The finance minister has presented a growth-oriented budget, largely keeping all taxes intact, and aiming to achieve fiscal consolidation through a growth harvest.
This was the Modi government’s first budget after a thumping electoral mandate.
But the finance minister had barely six weeks to prepare a detailed roadmap. The macro economic backdrop was also quite intimidating, dotted with high inflation, nearly zero growth in the manufacturing sector, an uncertain global economy, the spectre of drought and surging oil prices, among others. On top of all this was the need to achieve fiscal consolidation and meet the aspirations of investors and consumers.
When seen against this backdrop and constraints, the finance minister has done a commendable job. He has resisted the temptation to raise the fiscal deficit and accepted the challenge of keeping it at 4.5% this year, going down to 3.6% and 3% in subsequent years. He has correctly identified that today’s deficit is tomorrow’s tax burden.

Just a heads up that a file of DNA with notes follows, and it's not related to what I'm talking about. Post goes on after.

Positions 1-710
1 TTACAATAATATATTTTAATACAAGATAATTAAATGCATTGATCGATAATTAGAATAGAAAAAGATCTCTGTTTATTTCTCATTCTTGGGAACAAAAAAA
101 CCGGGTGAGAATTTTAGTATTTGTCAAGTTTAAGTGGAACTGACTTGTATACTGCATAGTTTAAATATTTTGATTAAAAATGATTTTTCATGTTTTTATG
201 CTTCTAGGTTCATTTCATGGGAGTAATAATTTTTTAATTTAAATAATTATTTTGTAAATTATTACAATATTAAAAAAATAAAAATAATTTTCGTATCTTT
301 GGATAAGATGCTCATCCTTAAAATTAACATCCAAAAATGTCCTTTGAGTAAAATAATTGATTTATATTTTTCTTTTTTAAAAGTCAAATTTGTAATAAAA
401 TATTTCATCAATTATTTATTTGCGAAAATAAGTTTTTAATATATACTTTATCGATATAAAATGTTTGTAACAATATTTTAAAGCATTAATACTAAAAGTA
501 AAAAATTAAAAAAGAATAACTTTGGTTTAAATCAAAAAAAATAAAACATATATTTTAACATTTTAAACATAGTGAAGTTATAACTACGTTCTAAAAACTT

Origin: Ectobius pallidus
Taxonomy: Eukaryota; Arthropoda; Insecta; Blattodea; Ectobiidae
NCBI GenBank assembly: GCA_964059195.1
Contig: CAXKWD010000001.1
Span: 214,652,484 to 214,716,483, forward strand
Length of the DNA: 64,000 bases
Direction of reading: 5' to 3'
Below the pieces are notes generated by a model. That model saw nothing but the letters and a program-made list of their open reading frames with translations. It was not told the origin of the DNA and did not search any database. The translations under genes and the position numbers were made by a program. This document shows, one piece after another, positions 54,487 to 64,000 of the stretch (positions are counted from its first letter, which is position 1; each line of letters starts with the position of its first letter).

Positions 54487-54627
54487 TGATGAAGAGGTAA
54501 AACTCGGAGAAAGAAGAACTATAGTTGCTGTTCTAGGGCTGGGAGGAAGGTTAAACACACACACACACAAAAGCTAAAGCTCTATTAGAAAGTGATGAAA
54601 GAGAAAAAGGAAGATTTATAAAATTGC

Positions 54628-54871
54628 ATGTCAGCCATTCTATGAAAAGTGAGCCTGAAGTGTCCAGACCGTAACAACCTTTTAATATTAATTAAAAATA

The budget provides a growth impulse through its focus on infrastructure and manufacturing. For the latter, the small and medium enterprise sector has got special attention. The SME sector contributes half of industrial and services output and employment.
But it is often starved of adequate credit and funding. A venture capital fund of `10,000 crore has been proposed.
The excise relief for manufacturing has been extended. In the infrastructure space, we find several initiatives. These include smart cities projects, new ports, airports, funding for rural roads among others. We also see simplification of investments through real estate investment trusts. All these will have a multiplier effect on economic growth.
The minister dwelt at length on the issue of tax disputes and administrative issues, since these are of concern to investors.
Any instance of retrospective taxation will now get high-level attention, rather than being allowed to meander through a legal process. The avenue of advance tax ruling to prevent future disputes has been made more liberal.
The budget speech also had several reform-oriented measures, especially for the financial sector.
Banks will now have access to long-term funds, without the burdensome obligation of CRR and SLR. The FDI limits in defence and insurance have been hiked. The common taxpayer got relief in the form of higher exemption slabs, and higher limits to park tax-free investments.
The budget has spelt out in great detail a host of measures for the underprivileged, the elderly and those with disabilities.
It is a practical and detail-oriented budget, which conveys continuity and pragmatism.